:: Anthony Toner – The Book of Absolution (Album, Dozens of Cousins)
Anthony Toner in Victoria Park.Photo: Ken Haddock
It hasn’t been long since you read about Anthony Tonner’s Emperor on these pages, but it’s a great album where the Belfast-based singer-songwriter has collected acoustic versions of his best songs.
But clearly determined to share some brand new music with his fans while making up for the time lost to Covid, the Coleraine-born bard featured 27 new songs split across two discs. Released a large-scale double album.
Entitled The Book of Absolution, the value-for-money package features a mix of multi-instrumental solos and full-band recordings that Toner finds in a meditative mood. No doubt it will resonate with many listeners as they navigate the weird post-Christmas. , the pre-New Year period characterized by celebration, introspection, and mild indigestion.
In fact, the record is one of his most personal collections to date, featuring a myriad of themes and inspirational songs. Childhood memories and nostalgia, true love, loss and longing, joy, fun and funerals, preachers, poetry and paperbacks, sickness, old age and death. There’s even a nod to Elvis.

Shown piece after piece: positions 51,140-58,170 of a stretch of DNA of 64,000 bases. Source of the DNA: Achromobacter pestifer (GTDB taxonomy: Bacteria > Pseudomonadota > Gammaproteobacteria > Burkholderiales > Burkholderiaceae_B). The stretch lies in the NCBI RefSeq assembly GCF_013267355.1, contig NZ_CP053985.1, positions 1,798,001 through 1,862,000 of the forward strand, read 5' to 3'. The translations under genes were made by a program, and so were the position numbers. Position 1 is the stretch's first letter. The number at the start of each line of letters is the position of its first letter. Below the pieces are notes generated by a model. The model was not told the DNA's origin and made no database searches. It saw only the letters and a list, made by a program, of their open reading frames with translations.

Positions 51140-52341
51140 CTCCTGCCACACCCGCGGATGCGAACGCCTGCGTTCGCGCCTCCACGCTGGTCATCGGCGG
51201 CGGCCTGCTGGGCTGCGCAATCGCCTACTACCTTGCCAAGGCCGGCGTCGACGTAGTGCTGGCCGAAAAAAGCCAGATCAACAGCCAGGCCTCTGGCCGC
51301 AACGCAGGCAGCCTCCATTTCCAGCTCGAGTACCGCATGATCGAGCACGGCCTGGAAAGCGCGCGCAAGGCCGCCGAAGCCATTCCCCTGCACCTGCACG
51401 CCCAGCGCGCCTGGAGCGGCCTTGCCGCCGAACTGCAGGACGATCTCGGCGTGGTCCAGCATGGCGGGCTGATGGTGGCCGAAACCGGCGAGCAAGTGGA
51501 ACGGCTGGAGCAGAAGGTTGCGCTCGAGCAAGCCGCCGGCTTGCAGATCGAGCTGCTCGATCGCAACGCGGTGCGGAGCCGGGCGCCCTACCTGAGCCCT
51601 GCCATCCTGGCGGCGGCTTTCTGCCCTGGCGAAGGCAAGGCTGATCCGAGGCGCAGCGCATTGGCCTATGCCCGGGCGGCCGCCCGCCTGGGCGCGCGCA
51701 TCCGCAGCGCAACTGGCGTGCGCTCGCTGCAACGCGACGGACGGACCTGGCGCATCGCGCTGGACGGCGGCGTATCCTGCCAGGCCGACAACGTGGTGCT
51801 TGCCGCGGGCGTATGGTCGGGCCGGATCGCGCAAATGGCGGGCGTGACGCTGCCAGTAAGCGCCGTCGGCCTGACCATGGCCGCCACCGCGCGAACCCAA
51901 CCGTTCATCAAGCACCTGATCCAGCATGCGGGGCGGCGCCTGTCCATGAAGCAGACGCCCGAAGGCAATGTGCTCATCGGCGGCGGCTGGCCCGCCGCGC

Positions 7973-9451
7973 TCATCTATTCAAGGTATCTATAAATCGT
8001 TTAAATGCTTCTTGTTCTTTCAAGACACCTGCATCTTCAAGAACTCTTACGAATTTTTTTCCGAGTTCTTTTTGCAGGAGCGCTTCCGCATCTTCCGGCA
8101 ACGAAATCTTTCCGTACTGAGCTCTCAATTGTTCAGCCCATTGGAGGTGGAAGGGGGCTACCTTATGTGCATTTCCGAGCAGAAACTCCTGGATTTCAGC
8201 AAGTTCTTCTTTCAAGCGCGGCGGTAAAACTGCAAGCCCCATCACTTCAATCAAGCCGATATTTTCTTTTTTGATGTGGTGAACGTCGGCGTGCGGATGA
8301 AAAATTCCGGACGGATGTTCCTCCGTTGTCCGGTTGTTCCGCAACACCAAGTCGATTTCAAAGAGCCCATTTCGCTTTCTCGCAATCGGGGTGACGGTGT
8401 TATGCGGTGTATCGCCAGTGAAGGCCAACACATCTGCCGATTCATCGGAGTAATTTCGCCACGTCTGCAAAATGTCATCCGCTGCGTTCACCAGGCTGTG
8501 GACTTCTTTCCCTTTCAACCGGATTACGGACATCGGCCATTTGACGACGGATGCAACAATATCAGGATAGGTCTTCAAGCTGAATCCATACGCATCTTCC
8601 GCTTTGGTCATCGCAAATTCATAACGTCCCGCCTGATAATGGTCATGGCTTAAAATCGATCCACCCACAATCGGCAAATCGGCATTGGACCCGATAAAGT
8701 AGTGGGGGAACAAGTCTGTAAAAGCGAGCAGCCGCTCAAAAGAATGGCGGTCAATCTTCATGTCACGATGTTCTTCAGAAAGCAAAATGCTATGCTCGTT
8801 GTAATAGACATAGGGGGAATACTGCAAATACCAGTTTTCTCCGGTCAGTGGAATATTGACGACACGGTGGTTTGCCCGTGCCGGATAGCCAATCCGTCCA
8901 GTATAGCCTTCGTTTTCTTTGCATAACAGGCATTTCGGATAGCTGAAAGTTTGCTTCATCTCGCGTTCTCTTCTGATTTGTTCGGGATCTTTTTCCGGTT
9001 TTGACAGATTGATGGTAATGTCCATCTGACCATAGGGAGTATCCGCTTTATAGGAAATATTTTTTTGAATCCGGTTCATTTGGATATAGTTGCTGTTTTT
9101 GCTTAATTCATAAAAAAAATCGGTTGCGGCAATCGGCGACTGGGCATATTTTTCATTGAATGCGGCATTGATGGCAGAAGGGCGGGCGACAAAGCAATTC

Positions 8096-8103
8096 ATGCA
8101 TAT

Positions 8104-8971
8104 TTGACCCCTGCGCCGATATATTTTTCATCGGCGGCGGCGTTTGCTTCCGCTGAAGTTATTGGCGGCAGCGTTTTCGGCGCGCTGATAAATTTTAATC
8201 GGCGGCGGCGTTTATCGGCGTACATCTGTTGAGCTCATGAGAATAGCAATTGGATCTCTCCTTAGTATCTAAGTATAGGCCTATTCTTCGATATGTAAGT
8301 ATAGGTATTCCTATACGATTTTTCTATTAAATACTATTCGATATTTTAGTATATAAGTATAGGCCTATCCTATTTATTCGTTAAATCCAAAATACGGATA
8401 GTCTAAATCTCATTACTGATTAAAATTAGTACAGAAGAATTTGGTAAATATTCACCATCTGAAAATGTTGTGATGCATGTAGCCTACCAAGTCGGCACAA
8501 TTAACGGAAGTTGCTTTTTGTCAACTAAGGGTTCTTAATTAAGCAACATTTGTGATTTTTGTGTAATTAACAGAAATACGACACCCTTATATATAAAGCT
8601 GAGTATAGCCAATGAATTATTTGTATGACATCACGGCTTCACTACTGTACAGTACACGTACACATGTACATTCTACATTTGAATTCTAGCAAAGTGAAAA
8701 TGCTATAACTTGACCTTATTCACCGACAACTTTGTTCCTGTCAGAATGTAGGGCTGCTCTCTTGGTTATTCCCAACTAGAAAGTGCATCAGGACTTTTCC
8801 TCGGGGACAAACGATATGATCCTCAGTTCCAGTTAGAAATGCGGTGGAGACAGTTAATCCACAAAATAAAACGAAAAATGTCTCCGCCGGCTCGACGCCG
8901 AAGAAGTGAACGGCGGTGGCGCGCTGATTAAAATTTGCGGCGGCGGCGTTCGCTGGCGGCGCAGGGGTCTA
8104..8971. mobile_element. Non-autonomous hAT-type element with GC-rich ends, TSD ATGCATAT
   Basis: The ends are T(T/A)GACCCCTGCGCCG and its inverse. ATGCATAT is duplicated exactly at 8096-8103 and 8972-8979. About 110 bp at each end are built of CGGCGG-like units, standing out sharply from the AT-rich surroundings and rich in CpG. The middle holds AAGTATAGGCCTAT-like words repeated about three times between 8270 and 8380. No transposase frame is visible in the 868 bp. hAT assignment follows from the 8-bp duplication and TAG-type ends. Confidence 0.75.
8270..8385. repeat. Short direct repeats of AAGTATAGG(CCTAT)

“This collection was born in the midst of the anxiety and isolation that has hit us all in the last few years…it’s all very well said,” Tonner wrote in the new record’s sleeve notes. .
“Some songs were born with joy, others had to chase different trees, and others seemed to emerge from the ground overnight. Triggered by a surge of loving memories.”
Toner operates here in a compelling eclectic musical wheelhouse, notably incorporating soulful singer-songwriter salutes of folk, country/Americana and Van The Man-style post-R’n’B. I understand.